osmdata::add_osm_feature(key = 'waterway', 
                           value = "river") %>%
  osmdata::osmdata_sf () %>%
  osmdata::trim_osmdata (bb_poly)

And we finish easily

  • We have the pairs of trees potentially in contact with each other
  • We have the roads and rivers of the city, which is a collection of line segments
  • If there is an intersection between a tree pair and a road/river, then we can forget this tree pair as their root systems cannot come into contact
st_crs(tree_pairs) = sf::st_crs(roads$osm_lines$geometry)
iroads = sf::st_intersects(x = roads$osm_lines$geometry,
                           y = tree_pairs)
irivers = sf::st_intersects(x = rivers$osm_lines$geometry,
                            y = tree_pairs)
tree_pairs_roads_intersect = c()
for (i in 1:length(iroads)) {
  if (length(iroads[[i]])>0) {
    tree_pairs_roads_intersect = c(tree_pairs_roads_intersect,
tree_pairs_roads_intersect = sort(tree_pairs_roads_intersect)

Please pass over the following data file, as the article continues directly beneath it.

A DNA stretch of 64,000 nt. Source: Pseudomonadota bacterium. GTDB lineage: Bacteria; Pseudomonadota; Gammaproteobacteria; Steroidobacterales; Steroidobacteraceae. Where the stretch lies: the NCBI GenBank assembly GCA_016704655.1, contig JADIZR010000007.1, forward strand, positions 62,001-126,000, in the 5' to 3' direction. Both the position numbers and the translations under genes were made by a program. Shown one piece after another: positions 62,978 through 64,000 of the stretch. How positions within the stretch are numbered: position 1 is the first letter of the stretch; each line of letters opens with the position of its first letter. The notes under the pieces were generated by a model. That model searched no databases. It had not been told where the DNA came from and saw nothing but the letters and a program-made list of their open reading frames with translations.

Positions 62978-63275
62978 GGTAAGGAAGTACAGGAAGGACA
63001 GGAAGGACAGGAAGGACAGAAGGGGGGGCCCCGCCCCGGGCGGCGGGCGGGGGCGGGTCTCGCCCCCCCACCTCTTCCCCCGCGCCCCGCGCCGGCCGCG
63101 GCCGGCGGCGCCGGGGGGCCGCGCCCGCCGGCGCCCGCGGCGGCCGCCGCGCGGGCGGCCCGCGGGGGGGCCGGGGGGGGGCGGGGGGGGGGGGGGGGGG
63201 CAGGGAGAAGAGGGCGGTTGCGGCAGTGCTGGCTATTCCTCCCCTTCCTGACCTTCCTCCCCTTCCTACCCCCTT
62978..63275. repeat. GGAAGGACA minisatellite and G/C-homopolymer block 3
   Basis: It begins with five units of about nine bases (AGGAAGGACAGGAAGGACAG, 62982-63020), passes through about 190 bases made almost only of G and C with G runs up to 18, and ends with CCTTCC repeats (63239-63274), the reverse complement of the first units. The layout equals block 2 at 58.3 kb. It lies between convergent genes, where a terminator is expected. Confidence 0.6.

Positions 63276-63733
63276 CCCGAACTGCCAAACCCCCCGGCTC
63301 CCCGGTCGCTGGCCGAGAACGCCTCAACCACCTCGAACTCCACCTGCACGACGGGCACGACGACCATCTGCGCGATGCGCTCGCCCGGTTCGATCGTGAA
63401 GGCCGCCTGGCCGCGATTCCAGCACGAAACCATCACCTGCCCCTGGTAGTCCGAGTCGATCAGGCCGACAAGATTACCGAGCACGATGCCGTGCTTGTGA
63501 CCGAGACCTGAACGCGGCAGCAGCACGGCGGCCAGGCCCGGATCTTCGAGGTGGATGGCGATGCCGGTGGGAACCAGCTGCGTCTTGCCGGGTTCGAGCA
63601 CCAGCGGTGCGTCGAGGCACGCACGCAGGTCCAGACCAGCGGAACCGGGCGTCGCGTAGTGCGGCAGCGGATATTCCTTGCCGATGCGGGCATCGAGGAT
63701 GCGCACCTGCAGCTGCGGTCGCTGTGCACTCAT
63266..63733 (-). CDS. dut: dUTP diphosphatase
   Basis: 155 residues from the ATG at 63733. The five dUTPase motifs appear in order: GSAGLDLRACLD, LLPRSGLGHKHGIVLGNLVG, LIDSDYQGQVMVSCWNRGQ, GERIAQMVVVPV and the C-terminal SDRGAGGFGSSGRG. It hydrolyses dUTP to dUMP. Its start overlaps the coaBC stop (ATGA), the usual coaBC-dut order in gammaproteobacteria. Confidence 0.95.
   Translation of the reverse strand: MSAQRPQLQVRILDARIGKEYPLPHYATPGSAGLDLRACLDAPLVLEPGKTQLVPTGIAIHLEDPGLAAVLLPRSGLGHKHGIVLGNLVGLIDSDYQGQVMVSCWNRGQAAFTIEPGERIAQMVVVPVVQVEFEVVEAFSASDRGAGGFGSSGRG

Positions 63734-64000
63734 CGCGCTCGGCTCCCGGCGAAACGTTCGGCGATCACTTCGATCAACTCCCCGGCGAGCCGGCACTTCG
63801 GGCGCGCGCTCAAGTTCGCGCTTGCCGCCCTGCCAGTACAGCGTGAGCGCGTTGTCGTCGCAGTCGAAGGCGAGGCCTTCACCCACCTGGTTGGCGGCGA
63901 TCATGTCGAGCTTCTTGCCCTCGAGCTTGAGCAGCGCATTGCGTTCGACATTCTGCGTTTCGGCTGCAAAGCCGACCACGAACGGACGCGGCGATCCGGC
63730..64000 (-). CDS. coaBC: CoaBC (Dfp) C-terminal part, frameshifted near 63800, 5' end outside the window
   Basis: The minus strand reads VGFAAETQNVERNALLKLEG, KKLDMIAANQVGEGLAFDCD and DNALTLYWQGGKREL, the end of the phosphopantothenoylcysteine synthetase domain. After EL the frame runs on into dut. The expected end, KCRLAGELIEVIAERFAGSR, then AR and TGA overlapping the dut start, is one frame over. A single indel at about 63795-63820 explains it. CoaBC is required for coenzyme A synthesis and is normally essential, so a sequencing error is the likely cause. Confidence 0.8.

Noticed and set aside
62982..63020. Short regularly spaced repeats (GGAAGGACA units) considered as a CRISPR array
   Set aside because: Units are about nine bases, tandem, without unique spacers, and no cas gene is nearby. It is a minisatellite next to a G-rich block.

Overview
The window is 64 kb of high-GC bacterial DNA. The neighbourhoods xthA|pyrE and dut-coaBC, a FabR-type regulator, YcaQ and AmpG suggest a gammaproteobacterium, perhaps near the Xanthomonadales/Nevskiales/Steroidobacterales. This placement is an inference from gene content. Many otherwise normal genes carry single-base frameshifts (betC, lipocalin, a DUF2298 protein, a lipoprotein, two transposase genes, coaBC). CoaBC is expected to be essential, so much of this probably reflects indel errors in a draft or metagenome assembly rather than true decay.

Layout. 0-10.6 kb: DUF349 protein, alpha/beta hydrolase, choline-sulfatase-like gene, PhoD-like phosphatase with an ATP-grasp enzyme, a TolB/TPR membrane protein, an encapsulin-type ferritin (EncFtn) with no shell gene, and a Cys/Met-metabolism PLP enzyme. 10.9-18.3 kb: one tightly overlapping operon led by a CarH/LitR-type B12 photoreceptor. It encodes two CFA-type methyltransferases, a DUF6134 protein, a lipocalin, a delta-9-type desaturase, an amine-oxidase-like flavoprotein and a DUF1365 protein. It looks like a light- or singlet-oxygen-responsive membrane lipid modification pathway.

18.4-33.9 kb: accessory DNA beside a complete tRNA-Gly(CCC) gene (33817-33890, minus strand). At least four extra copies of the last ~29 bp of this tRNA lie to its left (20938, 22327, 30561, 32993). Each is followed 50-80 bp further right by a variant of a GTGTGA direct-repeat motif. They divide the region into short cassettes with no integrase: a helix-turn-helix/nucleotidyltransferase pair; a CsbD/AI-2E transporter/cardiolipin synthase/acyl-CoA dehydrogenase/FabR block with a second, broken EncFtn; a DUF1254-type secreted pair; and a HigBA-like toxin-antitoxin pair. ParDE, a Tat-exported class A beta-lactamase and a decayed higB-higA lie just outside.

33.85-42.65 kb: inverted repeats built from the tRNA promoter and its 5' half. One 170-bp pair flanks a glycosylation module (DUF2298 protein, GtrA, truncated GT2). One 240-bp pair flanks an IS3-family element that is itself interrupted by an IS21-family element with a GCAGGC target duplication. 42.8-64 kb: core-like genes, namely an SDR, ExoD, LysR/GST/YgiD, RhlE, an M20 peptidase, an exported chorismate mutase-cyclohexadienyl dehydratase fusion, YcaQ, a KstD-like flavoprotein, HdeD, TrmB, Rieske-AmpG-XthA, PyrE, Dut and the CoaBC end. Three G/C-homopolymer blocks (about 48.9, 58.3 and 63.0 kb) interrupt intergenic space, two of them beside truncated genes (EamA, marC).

to_keep = 1:dim(tree_locs_orig)[1]
to_keep = setdiff(to_keep,tree_pairs_roads_intersect)

Data wrangling

Data wrangling: dplyr vs sqldf

dplyr is part of the tidyverse set of libraries. Load magrittr and its pipe %>%

sqldf allows to use SQL on dataframes.. interesting alternative if you know SQL


SARS = read.csv("../DATA/SARS-CoV-1_data.csv")

## Three ways to keep only the data for one country
ctry = "Canada"
# The basic one
idx = which(SARS$country == ctry)
SARS_selected = SARS[idx,]
# The sqldf way
SARS_selected = sqldf(paste0("SELECT * FROM SARS WHERE country = '", 
                             ctry, "'"))
# The dplyr way
SARS_selected = SARS %>%
  filter(country == ctry)
# Create incidence for the selected country. diff does difference one by one,
# so one less entry than the vector on which it is being used, thus we pad with a 0.
SARS_selected$incidence = c(0, diff(SARS_selected$totalNumberCases))
# Keep only positive incidences (discard 0 or negative adjustments)
SARS_selected = SARS_selected %>%
  filter(incidence > 0)

# Plot the result
# Before plotting, we need to make the dates column we will use be actual dates..